Cell-Free DNA in Human Blood Plasma: Length Measurements in Patients with Pancreatic Cancer and Healthy Controls

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Abstract

Summary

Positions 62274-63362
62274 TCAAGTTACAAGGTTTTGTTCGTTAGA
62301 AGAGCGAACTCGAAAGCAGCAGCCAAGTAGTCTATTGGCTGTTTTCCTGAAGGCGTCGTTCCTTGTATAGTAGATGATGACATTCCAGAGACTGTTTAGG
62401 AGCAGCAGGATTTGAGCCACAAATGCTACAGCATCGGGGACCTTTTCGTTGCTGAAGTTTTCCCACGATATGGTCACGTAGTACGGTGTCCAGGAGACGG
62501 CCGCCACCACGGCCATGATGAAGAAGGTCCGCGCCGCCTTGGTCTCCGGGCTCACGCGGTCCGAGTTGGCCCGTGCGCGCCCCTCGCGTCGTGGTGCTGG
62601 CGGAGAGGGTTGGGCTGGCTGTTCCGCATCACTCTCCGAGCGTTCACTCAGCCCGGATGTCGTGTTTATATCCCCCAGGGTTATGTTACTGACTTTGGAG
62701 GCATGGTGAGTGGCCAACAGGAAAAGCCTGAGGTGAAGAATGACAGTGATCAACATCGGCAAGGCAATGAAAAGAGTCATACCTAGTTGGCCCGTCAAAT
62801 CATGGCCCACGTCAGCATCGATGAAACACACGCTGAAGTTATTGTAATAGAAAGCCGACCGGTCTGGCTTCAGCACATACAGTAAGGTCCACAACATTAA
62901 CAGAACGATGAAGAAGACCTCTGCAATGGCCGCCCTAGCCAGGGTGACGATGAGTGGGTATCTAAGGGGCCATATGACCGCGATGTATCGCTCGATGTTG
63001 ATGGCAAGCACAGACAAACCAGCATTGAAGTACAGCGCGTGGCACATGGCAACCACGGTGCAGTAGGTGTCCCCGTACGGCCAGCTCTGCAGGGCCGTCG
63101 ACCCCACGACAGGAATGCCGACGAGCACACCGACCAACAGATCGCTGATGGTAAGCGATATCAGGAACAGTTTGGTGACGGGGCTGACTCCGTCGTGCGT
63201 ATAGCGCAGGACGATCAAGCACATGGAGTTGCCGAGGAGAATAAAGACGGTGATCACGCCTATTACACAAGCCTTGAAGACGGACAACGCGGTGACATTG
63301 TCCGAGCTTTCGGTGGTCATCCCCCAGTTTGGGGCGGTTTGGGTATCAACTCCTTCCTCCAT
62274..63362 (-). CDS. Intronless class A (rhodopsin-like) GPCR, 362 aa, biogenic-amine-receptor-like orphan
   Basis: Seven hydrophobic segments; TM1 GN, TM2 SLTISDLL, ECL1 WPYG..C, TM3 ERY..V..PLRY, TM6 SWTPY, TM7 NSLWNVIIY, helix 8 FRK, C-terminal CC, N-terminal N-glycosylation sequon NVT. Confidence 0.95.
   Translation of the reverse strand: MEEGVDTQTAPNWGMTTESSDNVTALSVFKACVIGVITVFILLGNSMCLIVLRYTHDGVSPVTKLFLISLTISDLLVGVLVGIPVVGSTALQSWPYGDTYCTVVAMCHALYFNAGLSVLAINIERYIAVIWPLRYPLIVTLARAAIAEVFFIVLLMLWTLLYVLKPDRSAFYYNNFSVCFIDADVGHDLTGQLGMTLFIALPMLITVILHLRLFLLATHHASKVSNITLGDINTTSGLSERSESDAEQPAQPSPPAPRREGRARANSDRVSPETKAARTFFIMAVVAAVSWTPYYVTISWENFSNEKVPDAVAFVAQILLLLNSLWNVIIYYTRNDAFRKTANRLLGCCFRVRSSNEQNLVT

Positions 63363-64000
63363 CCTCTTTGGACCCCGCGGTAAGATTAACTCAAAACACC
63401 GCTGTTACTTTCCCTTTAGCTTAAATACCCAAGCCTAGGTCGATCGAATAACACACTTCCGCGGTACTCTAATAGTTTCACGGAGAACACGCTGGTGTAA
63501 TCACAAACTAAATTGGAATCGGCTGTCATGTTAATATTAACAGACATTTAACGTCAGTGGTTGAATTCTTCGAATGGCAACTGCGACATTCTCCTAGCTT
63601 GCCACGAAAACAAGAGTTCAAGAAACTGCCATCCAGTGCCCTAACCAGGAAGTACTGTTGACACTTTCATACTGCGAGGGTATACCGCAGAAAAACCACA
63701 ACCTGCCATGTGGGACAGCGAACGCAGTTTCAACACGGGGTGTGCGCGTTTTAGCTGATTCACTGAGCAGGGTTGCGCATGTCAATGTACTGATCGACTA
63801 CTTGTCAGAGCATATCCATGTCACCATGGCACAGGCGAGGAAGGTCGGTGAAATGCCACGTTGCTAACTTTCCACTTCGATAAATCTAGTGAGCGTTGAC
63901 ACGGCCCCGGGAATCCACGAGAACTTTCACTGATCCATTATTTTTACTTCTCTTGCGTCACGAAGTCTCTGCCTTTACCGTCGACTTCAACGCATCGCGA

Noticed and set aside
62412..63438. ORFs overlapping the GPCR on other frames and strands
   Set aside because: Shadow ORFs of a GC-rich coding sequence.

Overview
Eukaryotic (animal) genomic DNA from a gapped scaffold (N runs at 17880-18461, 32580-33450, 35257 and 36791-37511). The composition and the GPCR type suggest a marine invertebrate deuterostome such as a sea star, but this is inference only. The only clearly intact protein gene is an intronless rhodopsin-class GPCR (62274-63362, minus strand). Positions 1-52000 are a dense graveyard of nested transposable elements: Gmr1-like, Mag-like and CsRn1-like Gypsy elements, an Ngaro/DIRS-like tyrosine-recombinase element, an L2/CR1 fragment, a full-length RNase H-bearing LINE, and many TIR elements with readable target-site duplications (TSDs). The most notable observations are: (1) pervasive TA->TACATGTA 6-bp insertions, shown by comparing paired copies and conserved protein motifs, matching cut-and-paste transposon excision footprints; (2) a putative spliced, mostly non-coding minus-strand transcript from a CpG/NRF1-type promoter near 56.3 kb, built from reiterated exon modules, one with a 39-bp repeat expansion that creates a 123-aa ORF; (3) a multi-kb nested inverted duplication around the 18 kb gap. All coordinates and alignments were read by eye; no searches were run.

The amount of non-cell-associated DNA free in blood plasma from pancreatic cancer patients usually exceeds that from healthy donors. We have evaluated the plasma DNA by gel electrophoresis and measured the variation in length of soluble DNA fragments by electron microscopy in plasma from three patients with pancreatic cancer and from three healthy controls. Whereas electrophoresis of nick-translated DNA isolated from plasma obtained from healthy controls showed autoradiographic bands at sizes equivalent to whole-number multiples (1-5×) of nucleosomal DNA (185-200 bp), in the samples obtained from pancreatic cancer patients, stronger ladder patterns appeared. Likewise, strand length distributions of DNA (DNA-SL) in the two groups differ. The DNA-SL distribution data include 2,752 measurements made from cancer patient plasma and 3,291 for control plasma. The shortest DNA-SL measured −30 nm (−88 bp calculated at 0.34 nmhp) and the largest −28,000 nm (>80,000 bp), with 50% of all lengths measuring between 100 and 900 nm long. The average plasma DNA-SL in controls (311 nm; median, 273 nm) exceeded that in cancer patients (231 nm; median, 185 nm). Small excesses of DNA at −63, −126, −189, −252, and −315 nm, corresponding to small multiples of lengths associated with nucleosomes, were more prominent in the cancer patient plasma than in the healthy control plasma. This study provides evidence indicating differences in non-cell-associated DNA in plasma between cancer patients and healthy controls and indicates that a significant amount of this DNA is probably derived from apoptosis in neoplastic and/or normal cells.

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